ALEX BRUMMER: It may be hard to feel sorry for Philip Green but is it fair to single him out over pension deficits?
The political clamour for Philip Green to pay up and make good the £350million deficit in the Arcadia pension fund as the group heads to Carey Street is becoming deafening.
The memory of Green being dragged through the court of public opinion over his sale of BHS to a former bankrupt and now convicted tax evader Dominic Chappell is fresh.
Green was required to write a personal cheque of £363million to close the gap in the BHS pension fund. It is hard to have much sympathy for Green.
Fallen empire: Philip Green is under pressure to pay up and make good the £350m deficit in the Arcadia pension fund
The speed with which he paid his wife Tina Green an offshore dividend of £1.2billion in Arcadia in 2005 rather than investing for the long-term in the company was unacceptable.
Similarly, Green’s gross extravagances from over-the-top family celebrations to super-yachts and a spa home in Arizona, and apparent liking for non-disclosure agreements with disaffected staff, does not evoke trust.
While Green was on his personal spending spree, and Arcadia’s owner Taveta was running up losses, fast-fashion competitors online such as Asos and Boohoo, and bricks and mortar rivals such as Primark, were forging ahead.
Green’s rag-bag of brands, in spite of some great heritage in Burton and Wallis, were struggling for leadership and air.
As a company in private ownership, the ultimate covenant for the Arcadia pension fund rested with Green.
Indeed, the proprietor’s wife made good on that by signing over £210million of properties to the pension fund as well as pledging cash contributions of £100million over several years.
But one has to ask why Green is singled out for political opprobrium over pension funds when other companies which have fallen by the wayside during Covid-19 or before have not.
Carillion was a public company yet executives who were accused by MPs of allegedly misrepresenting the company’s health walked away rich men, while the pension funds were swiftly dumped on the Pensions Protection Fund (PPF).
Another Monaco exile, Philip Day, has seen his Edinburgh Woollen Mill empire go belly-up, but there has been no noise about the need for the proprietor to make good on weaknesses in the pension fund.
The same could be said for countless other victims of bad business choices and the pandemic, including such illustrious names as New Look, Cath Kidston, Austin Reed and Monsoon.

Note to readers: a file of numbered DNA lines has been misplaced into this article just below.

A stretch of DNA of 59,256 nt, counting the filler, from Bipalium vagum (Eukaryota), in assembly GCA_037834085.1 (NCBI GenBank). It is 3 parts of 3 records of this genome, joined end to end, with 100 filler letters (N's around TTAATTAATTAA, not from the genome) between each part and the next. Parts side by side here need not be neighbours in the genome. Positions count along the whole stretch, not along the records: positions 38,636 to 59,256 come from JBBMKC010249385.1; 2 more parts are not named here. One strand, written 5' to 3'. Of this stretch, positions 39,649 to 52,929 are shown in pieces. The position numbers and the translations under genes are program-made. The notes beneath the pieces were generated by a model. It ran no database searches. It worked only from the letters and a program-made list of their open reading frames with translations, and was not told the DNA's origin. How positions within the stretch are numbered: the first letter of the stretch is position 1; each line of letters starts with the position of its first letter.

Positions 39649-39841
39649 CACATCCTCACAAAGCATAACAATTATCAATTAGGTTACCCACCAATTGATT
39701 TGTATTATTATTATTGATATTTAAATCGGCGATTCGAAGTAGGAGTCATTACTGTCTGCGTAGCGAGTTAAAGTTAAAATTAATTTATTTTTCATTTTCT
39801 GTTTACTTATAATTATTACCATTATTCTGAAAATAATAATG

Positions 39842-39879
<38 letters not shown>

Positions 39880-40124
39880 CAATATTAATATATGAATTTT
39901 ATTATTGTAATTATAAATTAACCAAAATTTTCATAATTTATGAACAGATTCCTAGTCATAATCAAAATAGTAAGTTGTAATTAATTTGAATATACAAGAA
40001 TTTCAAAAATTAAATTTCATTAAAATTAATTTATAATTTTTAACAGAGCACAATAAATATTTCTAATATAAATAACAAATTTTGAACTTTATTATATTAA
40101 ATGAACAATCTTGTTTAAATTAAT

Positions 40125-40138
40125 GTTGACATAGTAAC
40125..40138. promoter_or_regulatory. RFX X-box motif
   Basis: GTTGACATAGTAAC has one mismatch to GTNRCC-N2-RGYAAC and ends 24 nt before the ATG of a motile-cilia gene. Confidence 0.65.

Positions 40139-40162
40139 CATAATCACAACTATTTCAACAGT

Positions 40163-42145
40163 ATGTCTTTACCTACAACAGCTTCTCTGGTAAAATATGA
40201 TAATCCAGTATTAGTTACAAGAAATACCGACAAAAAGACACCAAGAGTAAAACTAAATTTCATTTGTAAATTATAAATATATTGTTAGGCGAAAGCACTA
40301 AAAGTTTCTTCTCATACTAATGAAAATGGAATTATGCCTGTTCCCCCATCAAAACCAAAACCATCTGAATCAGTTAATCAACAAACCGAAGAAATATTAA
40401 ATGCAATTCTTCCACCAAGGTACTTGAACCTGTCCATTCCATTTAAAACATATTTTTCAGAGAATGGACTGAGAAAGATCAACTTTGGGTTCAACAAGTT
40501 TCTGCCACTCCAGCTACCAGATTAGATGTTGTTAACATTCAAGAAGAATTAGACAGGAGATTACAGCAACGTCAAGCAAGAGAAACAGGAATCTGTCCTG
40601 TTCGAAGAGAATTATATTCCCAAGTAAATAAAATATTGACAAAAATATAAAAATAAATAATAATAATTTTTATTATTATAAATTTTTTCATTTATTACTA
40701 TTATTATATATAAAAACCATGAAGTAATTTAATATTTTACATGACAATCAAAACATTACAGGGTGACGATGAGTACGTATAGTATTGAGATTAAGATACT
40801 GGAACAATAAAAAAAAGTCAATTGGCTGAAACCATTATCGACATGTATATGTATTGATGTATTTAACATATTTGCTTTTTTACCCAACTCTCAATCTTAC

Green is a voluble character renowned for salty language. That does not mean that he alone should be required to jump through the fiery hoop of public ignominy.
The unification of Unilever under the union flag has been a long time in the making and the premium listing of the shares in London is finally assured.
It has been a rough ride, which saw the group’s eco-warrior former chief executive Paul Polman step down after UK investors rejected a move to Rotterdam in 2018.
Before seeking a safer haven in the Netherlands, Polman valiantly fought off an assault from Kraft Heinz, which would have left the company loaded up with debt and in no fit state to fight coronavirus.
The current shape of the group, with Home Care and Beauty & Personal Care (and all the R&D and testing involved) run from the UK and Food from Rotterdam, tells us where the HQ should be.
Home and beauty are the faster growing parts of the enterprise and produce the bigger revenues – and that was before Covid-19 gave it a lift.
The premium London quote is aligned with the shape of the enterprise. Being quoted in London rather than Rotterdam also means a more liquid market for the shares.
The current chief executive Alan Jope deserves credit for guiding Unilever to the London float, with secondary listings in Amsterdam and New York, in spite of obstacles including gaining the support of Dutch institutional investors and overriding fears of an ‘exit’ tax.
There have been few victories for ‘global Britain’ since the 2016 Brexit referendum. Keeping Unilever domiciled in the UK is one of them.
Lloyds Banking Group has not exactly played the diversity card with the choice of the next chief executive Charlie Nunn.
He is a 49-year-old white male who went to Cambridge and worked at Accenture and McKinsey before a stint at HSBC.
His background in wealth management will be useful as Lloyds seeks to build on an under-powered private banking partnership with Schroders. But there may be some Covid nasties to deal with first.